Valhalla was a milestone moment for the Danish Smash scene having historically been one of the smaller scenes in Europe. Copenhagen’s brand new major was to fill the winter void last year that the Swedish Beast series had left after it was discontinued. Very big shoes to fill considering it was the series’s first instalment. While the turnout did not match the numbers of the last Beast event it ran well, still attracted 271 players and ended with a grand finals between TSM | Leffen and Alliance | Armada to be remembered. This gave enough confidence to the team to pursue Valhalla II and take it to the next level.
With 382 total players signed up for the next edition, Armada and Leffen’s highly anticipated first Smash Bros. Ultimate(Ultimate) tournament appearance since the game’s release and the majority of the European top players in both Melee and Ultimate in attendance the event is looking to give a smashing start to the new tournament year.
High time to sit down with one of Europe’s well known commentators and head tournament organiser(TO) of the Valhalla team, Julius “King Funk” Vissing, to learn more about the Danish Smash scene, what brought the series to life, how it has adapted itself to meet the expectations of a major Smash event in this day and age and what he recommends to fellow European TOs to focus on this year.
How did you get involved with competitive Smash?
“I started playing Smash with Brawl in 2008, back when I still lived in Portugal. In 2010, I moved to Copenhagen to begin my studies. As the community in Denmark preferred Melee, it became my main game and I started attending European events in 2011. Since then, I have worked on developing the scene in Denmark by running tournaments and bringing communities together, including other fighting games.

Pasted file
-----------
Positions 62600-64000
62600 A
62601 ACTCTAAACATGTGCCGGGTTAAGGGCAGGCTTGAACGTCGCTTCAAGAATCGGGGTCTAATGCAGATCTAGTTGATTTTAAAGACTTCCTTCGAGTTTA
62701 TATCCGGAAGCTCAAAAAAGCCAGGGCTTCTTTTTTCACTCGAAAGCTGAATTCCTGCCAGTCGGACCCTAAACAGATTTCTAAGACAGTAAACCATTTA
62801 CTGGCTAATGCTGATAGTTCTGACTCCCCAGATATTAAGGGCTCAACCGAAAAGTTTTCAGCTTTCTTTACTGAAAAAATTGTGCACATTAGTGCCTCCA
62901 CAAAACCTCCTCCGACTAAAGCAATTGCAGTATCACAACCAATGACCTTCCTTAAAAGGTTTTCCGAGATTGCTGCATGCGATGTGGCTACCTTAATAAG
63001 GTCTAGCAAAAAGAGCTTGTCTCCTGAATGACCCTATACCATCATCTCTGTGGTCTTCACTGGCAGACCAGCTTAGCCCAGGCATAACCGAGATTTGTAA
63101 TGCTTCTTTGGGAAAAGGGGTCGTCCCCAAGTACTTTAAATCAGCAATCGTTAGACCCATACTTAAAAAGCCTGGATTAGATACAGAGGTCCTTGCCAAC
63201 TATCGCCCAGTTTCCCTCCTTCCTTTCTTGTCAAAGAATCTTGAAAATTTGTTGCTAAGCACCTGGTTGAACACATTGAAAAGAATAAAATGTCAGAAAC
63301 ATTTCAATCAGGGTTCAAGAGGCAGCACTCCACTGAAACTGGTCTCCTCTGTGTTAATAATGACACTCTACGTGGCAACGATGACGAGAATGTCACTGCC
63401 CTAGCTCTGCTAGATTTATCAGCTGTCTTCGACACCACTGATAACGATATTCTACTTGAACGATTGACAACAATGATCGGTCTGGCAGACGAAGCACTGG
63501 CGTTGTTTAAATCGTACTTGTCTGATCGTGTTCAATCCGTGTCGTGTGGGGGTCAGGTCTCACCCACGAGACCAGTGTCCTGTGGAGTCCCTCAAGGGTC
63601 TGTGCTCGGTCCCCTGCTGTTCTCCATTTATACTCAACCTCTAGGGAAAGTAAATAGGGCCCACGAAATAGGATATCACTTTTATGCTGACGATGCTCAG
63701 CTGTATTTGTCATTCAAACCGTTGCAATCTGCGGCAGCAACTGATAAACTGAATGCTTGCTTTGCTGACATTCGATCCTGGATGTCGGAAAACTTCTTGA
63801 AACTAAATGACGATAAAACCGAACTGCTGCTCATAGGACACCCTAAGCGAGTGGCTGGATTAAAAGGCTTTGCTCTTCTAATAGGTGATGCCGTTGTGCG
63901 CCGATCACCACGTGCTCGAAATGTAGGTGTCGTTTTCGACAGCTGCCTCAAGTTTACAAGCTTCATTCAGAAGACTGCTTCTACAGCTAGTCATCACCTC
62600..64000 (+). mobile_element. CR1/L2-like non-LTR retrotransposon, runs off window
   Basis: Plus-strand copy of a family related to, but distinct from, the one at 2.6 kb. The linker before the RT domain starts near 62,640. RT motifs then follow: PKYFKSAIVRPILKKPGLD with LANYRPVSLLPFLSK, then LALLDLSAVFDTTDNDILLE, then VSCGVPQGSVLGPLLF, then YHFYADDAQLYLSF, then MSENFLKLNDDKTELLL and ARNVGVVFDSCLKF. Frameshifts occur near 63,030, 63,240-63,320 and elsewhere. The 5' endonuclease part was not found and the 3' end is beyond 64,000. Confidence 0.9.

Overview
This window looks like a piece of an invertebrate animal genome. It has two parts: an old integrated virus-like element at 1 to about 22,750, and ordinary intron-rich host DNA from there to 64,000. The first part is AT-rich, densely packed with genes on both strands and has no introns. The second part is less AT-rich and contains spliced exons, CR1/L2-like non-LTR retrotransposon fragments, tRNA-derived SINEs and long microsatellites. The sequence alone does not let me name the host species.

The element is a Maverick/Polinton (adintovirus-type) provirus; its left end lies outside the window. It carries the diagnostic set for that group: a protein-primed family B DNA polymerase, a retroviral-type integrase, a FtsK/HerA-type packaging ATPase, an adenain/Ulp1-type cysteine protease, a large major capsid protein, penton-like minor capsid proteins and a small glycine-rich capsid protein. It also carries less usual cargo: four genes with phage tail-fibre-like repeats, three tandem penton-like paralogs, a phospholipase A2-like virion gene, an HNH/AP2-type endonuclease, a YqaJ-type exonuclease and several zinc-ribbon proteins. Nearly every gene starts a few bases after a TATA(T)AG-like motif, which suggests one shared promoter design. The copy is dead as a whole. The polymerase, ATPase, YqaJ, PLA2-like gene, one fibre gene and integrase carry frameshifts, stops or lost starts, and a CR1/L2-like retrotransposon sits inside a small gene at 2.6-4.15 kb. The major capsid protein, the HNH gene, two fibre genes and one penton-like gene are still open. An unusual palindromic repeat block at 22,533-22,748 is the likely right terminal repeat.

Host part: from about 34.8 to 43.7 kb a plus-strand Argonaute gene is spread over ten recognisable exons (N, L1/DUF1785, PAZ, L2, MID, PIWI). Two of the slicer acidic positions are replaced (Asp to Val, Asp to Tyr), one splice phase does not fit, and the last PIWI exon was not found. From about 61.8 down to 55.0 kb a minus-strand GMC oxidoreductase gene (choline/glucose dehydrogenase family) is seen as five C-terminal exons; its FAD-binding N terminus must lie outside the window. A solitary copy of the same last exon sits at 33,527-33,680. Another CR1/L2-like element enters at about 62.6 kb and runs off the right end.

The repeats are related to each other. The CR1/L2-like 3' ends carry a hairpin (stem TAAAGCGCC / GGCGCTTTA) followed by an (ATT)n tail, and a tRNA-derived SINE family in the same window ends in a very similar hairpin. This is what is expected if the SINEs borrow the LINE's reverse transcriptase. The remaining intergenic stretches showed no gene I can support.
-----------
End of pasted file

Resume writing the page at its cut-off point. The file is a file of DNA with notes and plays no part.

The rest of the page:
My main character is Falco and I am generally seen as Denmark’s third best Melee player. As a huge fan of fighting games in general, I have also played and still play Street Fighter, Guilty Gear, Tekken, Marvel vs. Capcom and a number of other titles competitively. Additionally, I used be an online Smash 64 player and one of Europe’s best players between 2010-2012.”
How long has the Danish Smash scene existed?
“The Danish Smash scene was around for a few years before I arrived in 2010 and was comprised of a small core group of around 15-20 friends. We regularly held small cosy events such as the Hey series in Eagle’s house or CGC & Smash Wars in the Abild brothers’ attic. We sometimes had larger events such as Nintendo Marathon, which was considered Denmark’s national tournament until its last iteration in 2012. We would occasionally travel to European tournaments in Scandinavia, in particular BEAST I & II and Smashers Reunion: Melee Grande. In 2012, I hosted my first few events, King Funk’s Castle I and II, the latter which was a stacked 34-man tournament featuring Armada, Leffen, Ice, Over, Fuzzyness and others.
How has the scene grown over the years?
“2013 & 2014 were a turning point for the Danish Smash community. Evo 2013, the Smash Documentary and the release of Smash 4 led to a dramatic growth of the scene until we were around 100 or so players country-wide. I took advantage of this momentum by running a monthly series called “The Hive” in Copenhagen between 2014 and 2016 which attracted progressively more players and helped integrate new players into our scene.